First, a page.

Could you please help me with the following (all from De Ira):
1. quod ferae, sapientis quoque telum est, timeri. (De Ira, book II, chapter 11, section 2)
Could you translate this sentence?
2. in inmensam altitudinem mergi ac sine ulla respirandi vice perpeti maria. (De Ira, book II, chapter 12, section 4)
What is “vice”?
3. cui enim tandem vitio advocatus defuit? (De Ira, book II, chapter 13, section 1)
Could you translate this clause?
4. sanabilibus aegrotamus malis ipsaque nos in rectum genitos natura, si emendari uelimus, iuvat. (De Ira, book II, chapter 13, section 1)
Could you give a literal translation?
1.“…quod ferae, sapientis quoque telum est, timeri” (Seneca, De Ira, book II, chapter 11, section 2) literally means:”To be feared (timeri), which (quod) is [typical ] (est) of a wild beast (ferae), is (est) also (quoque) the weapon/ dard (telum) of the wise man (sapientis)”, i.e.:“The wild beast and the wise man have the same weapon: to be feared".
2. In the sentence:”…in immensam altitudinem mergi ac sine ulla respirandi vice perpeti maria" (De Ira, book II, chapter 12, section 4) the word “vice” is the ablative of a feminine noun which has only the gen.“vicis”, the acc. "vicem", the abl. "vice", the plur nom. "vicēs", the plural acc. "vicēs", the plural dat. and abl. "vicibus".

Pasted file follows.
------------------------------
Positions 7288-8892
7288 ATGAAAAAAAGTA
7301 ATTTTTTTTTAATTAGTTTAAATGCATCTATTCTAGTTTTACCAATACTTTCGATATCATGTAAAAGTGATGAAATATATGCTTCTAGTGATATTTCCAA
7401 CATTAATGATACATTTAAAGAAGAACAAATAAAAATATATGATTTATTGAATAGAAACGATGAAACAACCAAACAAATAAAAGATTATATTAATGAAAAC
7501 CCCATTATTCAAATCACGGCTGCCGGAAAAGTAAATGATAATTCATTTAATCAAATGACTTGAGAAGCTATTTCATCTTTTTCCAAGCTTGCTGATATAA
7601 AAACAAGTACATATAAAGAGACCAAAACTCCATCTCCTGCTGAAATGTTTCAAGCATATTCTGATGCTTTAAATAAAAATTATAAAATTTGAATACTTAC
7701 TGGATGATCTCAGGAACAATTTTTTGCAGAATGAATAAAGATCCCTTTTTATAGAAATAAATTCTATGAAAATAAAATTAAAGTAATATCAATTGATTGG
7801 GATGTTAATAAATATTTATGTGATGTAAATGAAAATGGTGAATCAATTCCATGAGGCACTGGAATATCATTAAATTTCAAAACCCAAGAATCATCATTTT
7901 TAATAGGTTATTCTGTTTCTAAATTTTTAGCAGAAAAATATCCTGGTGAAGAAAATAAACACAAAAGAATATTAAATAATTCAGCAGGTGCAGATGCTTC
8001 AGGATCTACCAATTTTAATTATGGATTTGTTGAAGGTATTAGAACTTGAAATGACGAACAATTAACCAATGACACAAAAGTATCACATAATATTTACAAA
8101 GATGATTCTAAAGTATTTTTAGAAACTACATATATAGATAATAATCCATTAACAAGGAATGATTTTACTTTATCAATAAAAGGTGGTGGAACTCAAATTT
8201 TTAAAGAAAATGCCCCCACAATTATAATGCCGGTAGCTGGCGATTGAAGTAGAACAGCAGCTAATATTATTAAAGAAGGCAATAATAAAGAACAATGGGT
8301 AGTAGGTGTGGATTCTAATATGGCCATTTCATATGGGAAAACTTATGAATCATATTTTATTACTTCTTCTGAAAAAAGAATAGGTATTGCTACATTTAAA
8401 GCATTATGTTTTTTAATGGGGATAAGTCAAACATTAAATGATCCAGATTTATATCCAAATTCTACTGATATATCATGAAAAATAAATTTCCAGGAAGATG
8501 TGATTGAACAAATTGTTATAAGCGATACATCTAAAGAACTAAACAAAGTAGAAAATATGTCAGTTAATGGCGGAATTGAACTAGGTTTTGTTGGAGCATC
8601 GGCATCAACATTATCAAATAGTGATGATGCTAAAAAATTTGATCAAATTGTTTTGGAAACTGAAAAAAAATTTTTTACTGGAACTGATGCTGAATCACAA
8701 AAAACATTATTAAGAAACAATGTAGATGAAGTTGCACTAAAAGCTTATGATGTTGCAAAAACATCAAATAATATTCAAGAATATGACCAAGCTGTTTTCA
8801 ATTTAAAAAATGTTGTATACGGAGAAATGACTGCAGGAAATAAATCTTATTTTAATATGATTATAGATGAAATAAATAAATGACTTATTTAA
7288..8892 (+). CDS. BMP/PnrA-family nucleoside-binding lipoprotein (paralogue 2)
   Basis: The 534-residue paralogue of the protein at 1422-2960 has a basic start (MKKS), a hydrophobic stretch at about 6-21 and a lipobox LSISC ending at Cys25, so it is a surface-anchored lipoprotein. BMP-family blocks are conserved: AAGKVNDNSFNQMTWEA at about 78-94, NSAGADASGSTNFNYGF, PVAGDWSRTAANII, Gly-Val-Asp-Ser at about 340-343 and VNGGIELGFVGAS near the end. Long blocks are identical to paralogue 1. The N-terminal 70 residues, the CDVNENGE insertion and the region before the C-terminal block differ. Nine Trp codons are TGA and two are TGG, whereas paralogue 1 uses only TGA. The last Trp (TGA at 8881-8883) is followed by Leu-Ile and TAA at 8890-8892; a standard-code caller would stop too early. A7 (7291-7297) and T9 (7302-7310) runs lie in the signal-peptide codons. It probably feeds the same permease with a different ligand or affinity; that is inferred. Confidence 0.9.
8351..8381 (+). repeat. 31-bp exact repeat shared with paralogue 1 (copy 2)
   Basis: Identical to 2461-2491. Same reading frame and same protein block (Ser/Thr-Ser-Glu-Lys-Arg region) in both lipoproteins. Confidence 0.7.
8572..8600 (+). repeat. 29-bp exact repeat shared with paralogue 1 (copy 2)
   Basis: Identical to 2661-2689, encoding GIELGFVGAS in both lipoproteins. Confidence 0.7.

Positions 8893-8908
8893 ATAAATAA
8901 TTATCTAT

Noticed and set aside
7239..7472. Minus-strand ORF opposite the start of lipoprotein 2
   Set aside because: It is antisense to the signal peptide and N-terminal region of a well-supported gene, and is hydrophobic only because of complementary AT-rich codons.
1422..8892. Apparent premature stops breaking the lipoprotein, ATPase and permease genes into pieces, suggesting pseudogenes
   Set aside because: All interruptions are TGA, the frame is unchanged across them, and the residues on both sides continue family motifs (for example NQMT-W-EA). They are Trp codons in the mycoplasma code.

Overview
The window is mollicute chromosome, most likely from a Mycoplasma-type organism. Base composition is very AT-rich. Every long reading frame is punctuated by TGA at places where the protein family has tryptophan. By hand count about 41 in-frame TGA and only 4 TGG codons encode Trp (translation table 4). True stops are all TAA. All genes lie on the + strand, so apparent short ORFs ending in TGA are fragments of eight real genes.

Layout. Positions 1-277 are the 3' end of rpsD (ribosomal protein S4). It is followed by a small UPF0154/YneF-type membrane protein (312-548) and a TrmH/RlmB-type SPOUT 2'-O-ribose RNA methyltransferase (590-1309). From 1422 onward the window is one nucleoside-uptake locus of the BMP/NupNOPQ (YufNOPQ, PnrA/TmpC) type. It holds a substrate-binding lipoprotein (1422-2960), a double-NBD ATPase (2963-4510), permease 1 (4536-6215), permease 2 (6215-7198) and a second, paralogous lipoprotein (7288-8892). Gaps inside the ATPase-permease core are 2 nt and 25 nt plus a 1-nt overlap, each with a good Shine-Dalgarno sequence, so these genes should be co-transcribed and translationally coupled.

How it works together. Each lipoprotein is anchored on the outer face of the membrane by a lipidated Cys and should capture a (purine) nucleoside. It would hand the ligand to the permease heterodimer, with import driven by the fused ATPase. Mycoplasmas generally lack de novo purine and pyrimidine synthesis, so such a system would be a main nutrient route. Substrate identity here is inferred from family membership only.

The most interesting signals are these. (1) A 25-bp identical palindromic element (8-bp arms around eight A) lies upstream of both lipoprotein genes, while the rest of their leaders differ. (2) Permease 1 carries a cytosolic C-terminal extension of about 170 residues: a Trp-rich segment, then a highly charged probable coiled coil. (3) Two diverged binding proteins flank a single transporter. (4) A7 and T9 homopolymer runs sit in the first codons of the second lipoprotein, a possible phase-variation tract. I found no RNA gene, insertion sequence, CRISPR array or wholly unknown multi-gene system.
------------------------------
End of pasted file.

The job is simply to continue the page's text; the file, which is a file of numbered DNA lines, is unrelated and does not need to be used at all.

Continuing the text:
So, “vice” means here “alternation/change/drawing” in the sense that someone has learned “to endure (perpeti, from 'perpetior') the sea (maria, neuter plural) without (sine) any (ulla, abl.feminine agreeing with “vice”) 'change/alternation/ drawing' (vice, abl. depending on “sine”) of breathing (respirandi, gerund genitive).
3. “..cui enim tandem vitio advocatus defuit? “ (De Ira, book II, chapter 13, section 1) literally means:” for (enim) to what (cui, dative of the interrogative pronoun 'quis') vice (vitio) a lawyer (advocatus) has been absent (defuit, from 'desum' which takes the dative “cui ..vitio”) after all (tandem)?",i.e.: “…for what vice, after all, has ever lacked a lawyer?”.
4. Here’s the literal translation for “….sanabilibus aegrotamus malis ipsaque nos in rectum genitos natura, si emendari uelimus, iuvat” (De Ira, book II, chapter 13, section 1):
” …we suffer (aegrotamus) from curable ( sanabilibus) ills (malis, ablative of Cause) and nature (natura, nominative) herself (ipsaque) helps (iuvat) us (nos) who have been begotten (genitos, past participle of 'gigno',plural accusative agreeing with “nos”) toward/for rectitude/ to do right (in rectum), if we want (velimus) to be improved/amended(emendari)”, i.e. "we suffer for curable ills and nature herself helps us who are born to do right, if we want to be improved".